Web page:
Lighting 101: Two of My Favorite (if a Little Unusual) Light Mods
While we are on the subject of the quality of light, here are two of my favorite light modifiers for creating interesting light for portraits. I use them a lot—both individually and combined with each other.
The first is a ring flash adapter. A ring flash is a donut-shaped flash, with your lens sticking into what would be the hole of the donut. This allows the light to come from all around the lens axis, which does a couple of things.
First, it makes smooth, shadowless light (on the subject at least). Second, it creates a unique, signature shadow on any wall or backdrop that might be directly behind the subject.
You have probably seen that look before in fashion and or modern portrait photography. Now you know how it was done.
Real, professional ring flashes are… very expensive. But you can turn your garden-variety speedlight into a ring flash for a lot less with something called a ring flash adapter. Essentially, these are very sophisticated reflectors that bend light around your lens before releasing it.
My favorite of the ring flash adapters is something called an Orbis (seen above). I like it because it is the only model of ring flash adapter on the market which (a) can be used with nearly any hot-shoe style flash, and (b) has a better quality of light than the others.
I use it a lot, both by itself and in combination with other lights. It was invented by James Madelin, a long-time reader of this site. As such, he has set up a tutorial/special offer page where Strobist readers get free shipping and 10% off, here. (Thanks, James!)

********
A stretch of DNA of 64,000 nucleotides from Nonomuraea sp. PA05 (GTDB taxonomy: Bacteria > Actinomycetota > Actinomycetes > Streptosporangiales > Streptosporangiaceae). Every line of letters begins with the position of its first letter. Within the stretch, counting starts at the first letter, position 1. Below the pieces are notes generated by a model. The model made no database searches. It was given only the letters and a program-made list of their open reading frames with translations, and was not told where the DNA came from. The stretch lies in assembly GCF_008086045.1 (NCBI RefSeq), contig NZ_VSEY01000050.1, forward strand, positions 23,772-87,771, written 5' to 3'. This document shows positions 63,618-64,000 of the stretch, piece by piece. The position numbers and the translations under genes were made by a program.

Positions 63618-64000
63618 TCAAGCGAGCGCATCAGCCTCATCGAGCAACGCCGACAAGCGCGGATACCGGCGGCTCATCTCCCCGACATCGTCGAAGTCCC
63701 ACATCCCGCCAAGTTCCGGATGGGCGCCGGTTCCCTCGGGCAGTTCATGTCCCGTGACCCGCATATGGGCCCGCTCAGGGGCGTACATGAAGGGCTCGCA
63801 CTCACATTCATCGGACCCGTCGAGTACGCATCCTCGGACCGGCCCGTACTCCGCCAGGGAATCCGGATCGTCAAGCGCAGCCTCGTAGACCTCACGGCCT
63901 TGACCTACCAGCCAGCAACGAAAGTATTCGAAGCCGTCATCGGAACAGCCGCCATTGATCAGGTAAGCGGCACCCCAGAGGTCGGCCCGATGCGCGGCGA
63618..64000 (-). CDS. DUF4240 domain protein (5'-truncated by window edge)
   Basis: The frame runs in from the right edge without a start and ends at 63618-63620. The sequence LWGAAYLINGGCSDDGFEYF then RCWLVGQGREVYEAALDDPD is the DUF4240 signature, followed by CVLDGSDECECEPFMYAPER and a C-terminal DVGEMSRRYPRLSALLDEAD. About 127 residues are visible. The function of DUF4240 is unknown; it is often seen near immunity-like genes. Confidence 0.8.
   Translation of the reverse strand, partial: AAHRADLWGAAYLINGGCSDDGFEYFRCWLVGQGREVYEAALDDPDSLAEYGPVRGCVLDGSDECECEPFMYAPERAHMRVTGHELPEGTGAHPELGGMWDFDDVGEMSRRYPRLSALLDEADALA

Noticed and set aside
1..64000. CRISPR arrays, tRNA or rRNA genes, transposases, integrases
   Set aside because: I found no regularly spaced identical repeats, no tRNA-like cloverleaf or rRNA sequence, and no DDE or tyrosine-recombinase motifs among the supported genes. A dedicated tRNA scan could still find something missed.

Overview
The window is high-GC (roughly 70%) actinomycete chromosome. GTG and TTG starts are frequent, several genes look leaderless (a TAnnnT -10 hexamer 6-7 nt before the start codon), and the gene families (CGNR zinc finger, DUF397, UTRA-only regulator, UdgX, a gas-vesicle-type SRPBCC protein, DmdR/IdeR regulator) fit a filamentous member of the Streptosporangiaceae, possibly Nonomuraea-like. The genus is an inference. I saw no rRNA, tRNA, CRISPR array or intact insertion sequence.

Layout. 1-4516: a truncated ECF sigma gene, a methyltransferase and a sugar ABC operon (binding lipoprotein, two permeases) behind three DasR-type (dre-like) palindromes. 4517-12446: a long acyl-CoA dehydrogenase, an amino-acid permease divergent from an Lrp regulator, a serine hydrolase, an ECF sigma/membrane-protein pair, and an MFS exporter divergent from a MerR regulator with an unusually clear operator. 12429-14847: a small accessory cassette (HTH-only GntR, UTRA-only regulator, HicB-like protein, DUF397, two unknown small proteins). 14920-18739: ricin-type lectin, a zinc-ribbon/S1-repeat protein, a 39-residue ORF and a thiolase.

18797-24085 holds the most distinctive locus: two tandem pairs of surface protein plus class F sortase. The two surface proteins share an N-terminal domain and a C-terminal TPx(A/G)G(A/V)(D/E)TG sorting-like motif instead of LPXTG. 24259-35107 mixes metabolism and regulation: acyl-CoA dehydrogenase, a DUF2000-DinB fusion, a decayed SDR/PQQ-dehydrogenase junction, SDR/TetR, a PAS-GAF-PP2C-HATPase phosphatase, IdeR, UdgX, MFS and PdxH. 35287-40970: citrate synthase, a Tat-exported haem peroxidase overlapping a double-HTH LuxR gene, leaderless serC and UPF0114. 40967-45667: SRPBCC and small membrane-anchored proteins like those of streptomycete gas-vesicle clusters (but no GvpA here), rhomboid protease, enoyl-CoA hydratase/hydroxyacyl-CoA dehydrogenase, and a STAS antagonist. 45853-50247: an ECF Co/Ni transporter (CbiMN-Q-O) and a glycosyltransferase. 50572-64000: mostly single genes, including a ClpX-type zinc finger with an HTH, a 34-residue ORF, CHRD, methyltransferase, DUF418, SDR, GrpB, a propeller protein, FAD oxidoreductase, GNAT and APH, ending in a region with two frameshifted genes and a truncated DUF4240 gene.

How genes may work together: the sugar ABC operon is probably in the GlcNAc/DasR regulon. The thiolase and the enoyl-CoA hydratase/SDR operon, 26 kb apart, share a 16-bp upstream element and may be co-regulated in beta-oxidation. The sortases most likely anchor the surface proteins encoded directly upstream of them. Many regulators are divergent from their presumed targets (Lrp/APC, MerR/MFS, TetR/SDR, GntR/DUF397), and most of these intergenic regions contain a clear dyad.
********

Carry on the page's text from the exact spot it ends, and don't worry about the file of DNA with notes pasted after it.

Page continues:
In the montage above, shot by Strobist reader Ed McGowan, you can see how a ring flash adapter can quickly give a cool look/theme to a series of portraits. It's a unique vibe, which works well on its own. But I tend to also use a ring flash in conjunction with other lights.
Here's some old iPhone video of me shooting with an Orbis as fill against an umbrella key light (that combo starts at about the 1:58 mark):
I tend to use the Obis a lot.
Little Bitty Soft Box
A soft box is simply a box that emits light. They usually run from 2x2 feet to as big as 4x6 feet. But filling a box that big is a lot to ask in terms of power when using speedlights.
So another of my most-used light modifiers is a tiny (as in 8x9 inches) version of a soft box, which happens to be very useful for lighting portraits from up close. That's it above, providing the light for a self-portrait. (As you can see, I like to experiment with my light mods…)
But these things are super useful. Take this photo, for example. The small soft box is being held just out of the frame to the left, and is what is responsible for the great quality of light sculpting his face.
Soft boxes of this size also fold down to almost nothing (8x9", and maybe half an inch deep) so they pack great. They are also very inexpensive. My favorite tiny box is the LumiQuest Soft Box III (AKA SB-III). I use the crap out of this mod—especially for close-in portraiture.
Just Like a Reese's Peanut Butter Cup
Often when I photograph people, I am working quickly and with very lightweight gear. And I frequently use the Orbis and the Soft Box III in combination. These last two photos are all good examples of that.
Seen above, I photographed poet Linda Joy Burke using a flash with an SB-III as my "key" (or "main") light off to the left. For fill light, to get that very controlled intensity of shadow, I used a second flash with an Orbis Ring flash Adapter.
Ditto the above portrait of blogger Siany Meades, shot in London. Same combo, same general light locations, actually. This was shot in a shaded courtyard but the light(s) gave me the ability to create a little sultry late-afternoon style light.
So, lots of cool toys and gear to think about to get your mind spinning. But now, let's take a moment to learn about balancing the light from your flash with the existing ambient light.
For most people, this will be when you start to really see the control you get from learning to use your small flash like a professional…
Next: Balancing Flash and Ambient, Pt. 1